Growing up in New York (Staten Island to be exact), I was not exposed to mangos too often- even at the fine restaurants I cooked at in Manhattan they were not very prevalent . It wasn’t until I arrived here in 1996 from the cold weather that I started to understand how regional our wonderful country is. I was 24, so that may provide some perspective – still a young and upcoming chef. Regional to me was whether or not the Italian sausage I was eating had fennel or not and even more so, who thought it acceptable to put seafood in their pasta and then added cheese- a big no-no. There were rules to my southern Italian-American upbringing. Fast forward to 2015- I live in Miami Shores which was a pretty much a mango plantation in years past and still possesses countless mango trees. The home I live in had a mango tree in the yard when we moved in (in 2003) but unfortunately it had to be removed due to poor health after a lightening strike. When I walk my dog Stella down my street, I pass no less than 4 mango trees. My good friends have mango trees and they share them with me. My favorite mango is the Valencia even though they are not easily found. The most popular and readily available mangoes you will find locally include the Haden and Kent varieties.
For chefs, Mangos have a lot to offer. Flavor, nutrients and history make them very interesting and versatile. Locals take pride in them and tourists associate them with the tropical environment they are visiting. At Creative Tastes Catering & Event Production, Chef Andrea and her team have countless recipes utilizing local mangos. Her most recent dish was a Jamaican Coffee Braised Brisket with a Chile -Mango Corn Cake and Mango-Blackberry Citrus Salsa. The combinations were memorable and were featured at this years Mango Festival at Fairchild Tropical Botanic Garden. A great festival each summer- don’t miss out if you haven’t attended.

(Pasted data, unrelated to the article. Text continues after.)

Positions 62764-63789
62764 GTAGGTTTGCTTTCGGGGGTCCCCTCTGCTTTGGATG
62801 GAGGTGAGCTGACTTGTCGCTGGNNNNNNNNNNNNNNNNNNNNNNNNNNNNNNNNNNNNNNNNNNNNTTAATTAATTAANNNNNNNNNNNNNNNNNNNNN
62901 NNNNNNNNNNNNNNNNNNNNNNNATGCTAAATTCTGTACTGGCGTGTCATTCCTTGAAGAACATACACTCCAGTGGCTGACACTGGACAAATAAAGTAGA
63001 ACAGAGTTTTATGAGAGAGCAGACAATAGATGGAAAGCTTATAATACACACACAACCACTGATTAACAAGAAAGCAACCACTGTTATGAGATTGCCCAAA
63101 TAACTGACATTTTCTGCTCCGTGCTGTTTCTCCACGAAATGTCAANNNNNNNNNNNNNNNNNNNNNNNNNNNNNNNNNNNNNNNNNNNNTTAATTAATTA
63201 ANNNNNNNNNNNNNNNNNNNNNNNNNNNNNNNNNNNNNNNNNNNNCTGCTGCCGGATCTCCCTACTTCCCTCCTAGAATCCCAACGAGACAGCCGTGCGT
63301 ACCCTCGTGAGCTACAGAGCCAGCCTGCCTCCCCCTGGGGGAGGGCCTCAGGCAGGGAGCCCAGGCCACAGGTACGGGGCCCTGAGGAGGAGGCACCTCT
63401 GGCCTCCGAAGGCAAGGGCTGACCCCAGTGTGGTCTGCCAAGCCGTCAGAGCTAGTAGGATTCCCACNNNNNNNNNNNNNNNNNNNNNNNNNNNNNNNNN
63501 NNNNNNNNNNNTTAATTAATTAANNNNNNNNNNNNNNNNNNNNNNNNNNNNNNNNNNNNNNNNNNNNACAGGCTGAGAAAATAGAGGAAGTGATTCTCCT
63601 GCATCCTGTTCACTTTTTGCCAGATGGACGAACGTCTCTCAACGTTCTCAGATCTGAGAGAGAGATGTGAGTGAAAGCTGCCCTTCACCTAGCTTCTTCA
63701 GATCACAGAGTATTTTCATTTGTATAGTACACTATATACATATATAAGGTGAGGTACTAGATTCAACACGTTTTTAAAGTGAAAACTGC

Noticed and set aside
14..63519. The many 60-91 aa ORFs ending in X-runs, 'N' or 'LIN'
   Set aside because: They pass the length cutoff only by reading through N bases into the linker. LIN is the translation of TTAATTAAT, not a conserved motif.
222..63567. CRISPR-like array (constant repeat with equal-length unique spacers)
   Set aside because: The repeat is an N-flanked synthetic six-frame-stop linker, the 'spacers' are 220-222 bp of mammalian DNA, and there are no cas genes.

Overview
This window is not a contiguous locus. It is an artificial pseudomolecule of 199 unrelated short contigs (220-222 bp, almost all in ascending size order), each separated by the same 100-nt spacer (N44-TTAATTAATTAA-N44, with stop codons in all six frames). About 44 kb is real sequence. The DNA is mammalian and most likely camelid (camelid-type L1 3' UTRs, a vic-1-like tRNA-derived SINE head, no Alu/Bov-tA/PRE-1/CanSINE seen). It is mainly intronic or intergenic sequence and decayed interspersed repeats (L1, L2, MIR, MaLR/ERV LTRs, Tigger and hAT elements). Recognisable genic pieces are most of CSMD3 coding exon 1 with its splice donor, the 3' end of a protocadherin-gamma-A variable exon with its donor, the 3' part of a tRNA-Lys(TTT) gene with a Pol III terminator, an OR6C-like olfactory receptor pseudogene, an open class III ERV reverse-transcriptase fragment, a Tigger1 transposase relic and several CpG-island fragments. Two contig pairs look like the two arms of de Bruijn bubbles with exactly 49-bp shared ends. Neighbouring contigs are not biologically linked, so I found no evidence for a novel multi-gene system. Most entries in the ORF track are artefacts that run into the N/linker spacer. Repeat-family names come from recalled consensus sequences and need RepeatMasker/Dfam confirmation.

As the summer comes to a close and most of the mangos have been picked and my last mango smoothie is pureed, we can look forward to next summer and start to consider how else we can use these great local fruits. Cooking for 25 years you would think that it could be hard to come up with new ideas but that’s not the case. Maybe for 2016 it will be a mango marmalade infused with star anise- could be good a great accompaniment with roasted lamb chops?
A great book for mango recipes is Mango– by Jen Karetnick, a bunch of local Miami chefs contributed some pretty interesting recipes.
- Yield: 1 Loaf
- • 1 ½ Cup Granulated Sugar
- • 1 Cup Mashed Bananas
- • ½ Cup Mashed Mango
- • 2 Ea. Eggs
- • 1 ¾ AP Flour
- • 1 Tsp. Baking Soda
- • ½ Tsp. Salt
- • ⅓ Cup Sour Cream
- • ½ Cup Oil
- • 1 Tsp. Vanilla
- • 1 Tsp. Cinnamon
- • ½ c Chopped Pecans (optional)
- Combine all wet ingredients until smooth. Gradually add flour, baking soda and cinnamon until combined. Stir in nuts (optional). http://creativetastes.com/blog/mangos/Spray 8x4’ loaf pan, lightly flour and line with parchment. Fill ¾ way and bake at 325 degrees for about 40 minutes.
- Recipe by Chef Andrea Curto- Randazzo